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An economic gauge that's highly contentious among investors and economists is the Baltic Dry Index (BDI). Some view it as an outdated index, while others see it as a strong predictive indicator of global economic growth.
Still, many investors don't fully understand the Baltic Dry Index and its significance.
Today, we're going to show you everything you need to know about the BDI. Then, we'll show you a stock whose shares could skyrocket 133% by next April thanks to the index's growing strength.
Here's everything you need to know about the BDI…
What Is the Baltic Dry Index?
Started in 1985, the Baltic index is a trade and shipping index based in London. It generally tracks the price changes in transport fees for raw materials around the world.
What Does the Baltic Dry Index Measure?
In a nutshell, the BDI measures the global shipping industry. More specifically, it follows the prices of several globally traded bulk commodities by compositing their tonnage fees on popular sea routes into a single index.
The commodities tracked by the BDI include coal, wheat, cement, iron ore, grain, and other raw materials considered fundamental to society. The sea routes that are tracked include the Panama Canal (tracked by the Panamax cargo ships) and Cape Horn (tracked by the Capesize ships).
But on the simplest economic level, the Baltic Dry Index measures supply and demand on a worldwide scale. When the BDI falls, it reflects falling global commodities sales and shipping prices. Since shipping is the main indicator of whether or not countries want goods, lower shipping prices can signal a weakening economy. After all, countries buy more goods when their economies are stronger and they have more money.
Why Is the Baltic Dry Index Important?
The Baltic Dry Index is important because it gauges global trading activity, which itself is a huge indicator of economic health.
The BDI tracks the trading activity of only the most fundamental raw materials, such as coal and iron ore. These goods are significant because their global trade and prices have low speculation. Since these are only basic goods whose prices are often unaffected by geopolitical events, investors gain insight into core economic growth by watching the index's movement. If it moves higher, outlook on economic growth is positive. If it moves lower, the outlook is negative.
However, some investors don't consider the BDI a true indicator of economic health. This group of BDI detractors emerged in the wake of the 2008 financial crisis…
You see, the financial crisis led to a glut of cargo ships, as many around the world sat dormant. These ships filled with raw materials stayed at their ports because the exporting countries didn't trust the credit of the importing countries.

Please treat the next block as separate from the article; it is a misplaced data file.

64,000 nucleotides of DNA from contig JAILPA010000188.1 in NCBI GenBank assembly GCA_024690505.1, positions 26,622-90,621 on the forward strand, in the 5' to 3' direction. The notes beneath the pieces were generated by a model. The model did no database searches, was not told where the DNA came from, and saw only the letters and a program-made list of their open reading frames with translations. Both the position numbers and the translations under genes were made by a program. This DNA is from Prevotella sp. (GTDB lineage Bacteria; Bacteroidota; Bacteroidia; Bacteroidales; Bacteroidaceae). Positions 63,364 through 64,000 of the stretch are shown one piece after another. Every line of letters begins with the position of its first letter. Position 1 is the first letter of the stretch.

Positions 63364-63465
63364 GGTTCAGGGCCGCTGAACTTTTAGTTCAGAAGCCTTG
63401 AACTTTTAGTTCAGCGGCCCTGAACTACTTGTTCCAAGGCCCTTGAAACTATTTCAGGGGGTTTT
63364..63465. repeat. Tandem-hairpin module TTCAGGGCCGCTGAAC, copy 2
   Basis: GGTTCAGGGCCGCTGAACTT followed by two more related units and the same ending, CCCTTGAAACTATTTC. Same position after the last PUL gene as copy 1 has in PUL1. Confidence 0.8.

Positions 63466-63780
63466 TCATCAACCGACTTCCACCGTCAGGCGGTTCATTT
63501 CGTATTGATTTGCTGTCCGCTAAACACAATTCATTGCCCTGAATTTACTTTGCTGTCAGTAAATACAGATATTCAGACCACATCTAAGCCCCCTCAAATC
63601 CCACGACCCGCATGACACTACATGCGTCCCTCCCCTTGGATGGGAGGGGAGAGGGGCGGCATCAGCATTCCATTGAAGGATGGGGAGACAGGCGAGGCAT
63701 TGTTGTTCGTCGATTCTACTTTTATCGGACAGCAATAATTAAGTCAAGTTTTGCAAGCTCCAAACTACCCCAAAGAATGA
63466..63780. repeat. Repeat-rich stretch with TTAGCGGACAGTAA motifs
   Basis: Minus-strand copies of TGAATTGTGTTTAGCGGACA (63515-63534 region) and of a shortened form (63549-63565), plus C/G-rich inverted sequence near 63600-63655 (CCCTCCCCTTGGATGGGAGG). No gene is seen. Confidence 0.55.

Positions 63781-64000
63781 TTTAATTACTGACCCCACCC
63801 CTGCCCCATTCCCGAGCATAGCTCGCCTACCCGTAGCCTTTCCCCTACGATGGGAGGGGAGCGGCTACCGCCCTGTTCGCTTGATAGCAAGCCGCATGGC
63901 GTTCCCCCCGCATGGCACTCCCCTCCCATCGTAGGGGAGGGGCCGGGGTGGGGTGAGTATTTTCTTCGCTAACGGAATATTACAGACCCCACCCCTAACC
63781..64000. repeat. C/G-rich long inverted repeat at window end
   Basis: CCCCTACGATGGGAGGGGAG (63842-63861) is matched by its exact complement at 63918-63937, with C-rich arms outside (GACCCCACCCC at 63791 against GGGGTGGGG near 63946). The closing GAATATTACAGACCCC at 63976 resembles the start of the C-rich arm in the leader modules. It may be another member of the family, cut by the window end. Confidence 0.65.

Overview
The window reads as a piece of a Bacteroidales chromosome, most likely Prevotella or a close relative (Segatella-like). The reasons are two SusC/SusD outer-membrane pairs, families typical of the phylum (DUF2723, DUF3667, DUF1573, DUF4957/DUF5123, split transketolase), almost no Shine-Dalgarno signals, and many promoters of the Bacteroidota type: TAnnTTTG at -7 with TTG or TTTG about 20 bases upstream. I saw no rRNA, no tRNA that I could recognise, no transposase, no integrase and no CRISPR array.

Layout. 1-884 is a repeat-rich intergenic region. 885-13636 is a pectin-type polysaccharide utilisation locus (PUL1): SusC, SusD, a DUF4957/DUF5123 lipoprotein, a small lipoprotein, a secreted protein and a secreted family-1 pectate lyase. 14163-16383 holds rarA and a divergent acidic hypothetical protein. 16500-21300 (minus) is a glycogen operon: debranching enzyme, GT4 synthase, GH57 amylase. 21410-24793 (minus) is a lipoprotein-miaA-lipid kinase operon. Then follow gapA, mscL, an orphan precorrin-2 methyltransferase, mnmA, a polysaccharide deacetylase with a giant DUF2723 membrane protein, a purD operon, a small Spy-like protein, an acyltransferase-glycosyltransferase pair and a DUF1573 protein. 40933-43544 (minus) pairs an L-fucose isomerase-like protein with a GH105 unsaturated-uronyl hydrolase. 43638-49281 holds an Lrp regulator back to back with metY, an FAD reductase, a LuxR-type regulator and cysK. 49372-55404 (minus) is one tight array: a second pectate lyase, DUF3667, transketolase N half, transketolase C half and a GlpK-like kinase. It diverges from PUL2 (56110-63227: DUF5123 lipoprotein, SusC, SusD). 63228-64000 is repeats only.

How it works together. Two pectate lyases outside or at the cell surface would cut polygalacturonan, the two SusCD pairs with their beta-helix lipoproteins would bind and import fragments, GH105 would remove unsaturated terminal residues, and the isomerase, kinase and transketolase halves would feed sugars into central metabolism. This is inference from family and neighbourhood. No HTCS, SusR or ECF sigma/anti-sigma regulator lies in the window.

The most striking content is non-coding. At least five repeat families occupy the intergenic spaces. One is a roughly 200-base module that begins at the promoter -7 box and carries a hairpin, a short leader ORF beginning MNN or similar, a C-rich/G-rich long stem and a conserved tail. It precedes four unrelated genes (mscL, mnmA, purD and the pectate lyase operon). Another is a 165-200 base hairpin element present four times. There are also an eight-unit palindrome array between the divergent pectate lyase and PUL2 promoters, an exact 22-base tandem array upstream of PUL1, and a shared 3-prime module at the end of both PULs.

This standstill bankrupted many shipping companies and caused the Baltic Dry Index to collapse. From May 2008 to December 2008, the BDI plunged a massive 93.9% from 11,648 to 711.
Even as the economy recovered, the index began to lose its appeal as an economic indicator. The biggest reason for this was China's surging cargo ship capacity, which was estimated to double from 2010 to 2013. That caused the global number of cargo ships to nearly double.
Because of this big supply injection of vessels, economists haven't been able to properly recalibrate the index. Since China never reported exactly how many ships it built from 2010 to 2013, the BDI might not be accounting for thousands of ships around the world.
Despite these drawbacks, some investors have renewed their interest in the Baltic index recently…
Over the last two years, the BDI has rebounded 107% to $1,243. This – along with Trump's proposed trade restrictions with China and other countries – has analysts more bullish on the shipping industry as a whole. On March 28, Morgan Stanley (NYSE: MS) analyst Fotis Giannakoulis said growing iron ore demand in China and strengthening rates on Capesize ships show the dry bulk market is becoming healthier.
Money Morning Resource Specialist Peter Krauth agrees that the BDI is still important, especially as shipping rates have surged more than 85% since February.
"When the BDI rises strongly, it suggests a tight market, where demand is robust while supply is limited," Krauth told Money Morning Members on April 12. "Lately, the BDI has been providing signals that the global economy is 'waking up.'"
And thanks to the strengthening BDI, Krauth has found one shipping stock that could vastly outperform the markets this year.
This company's stock price is very cheap right now, costing less than $8. And we expect it to skyrocket as much as 133% over the next year…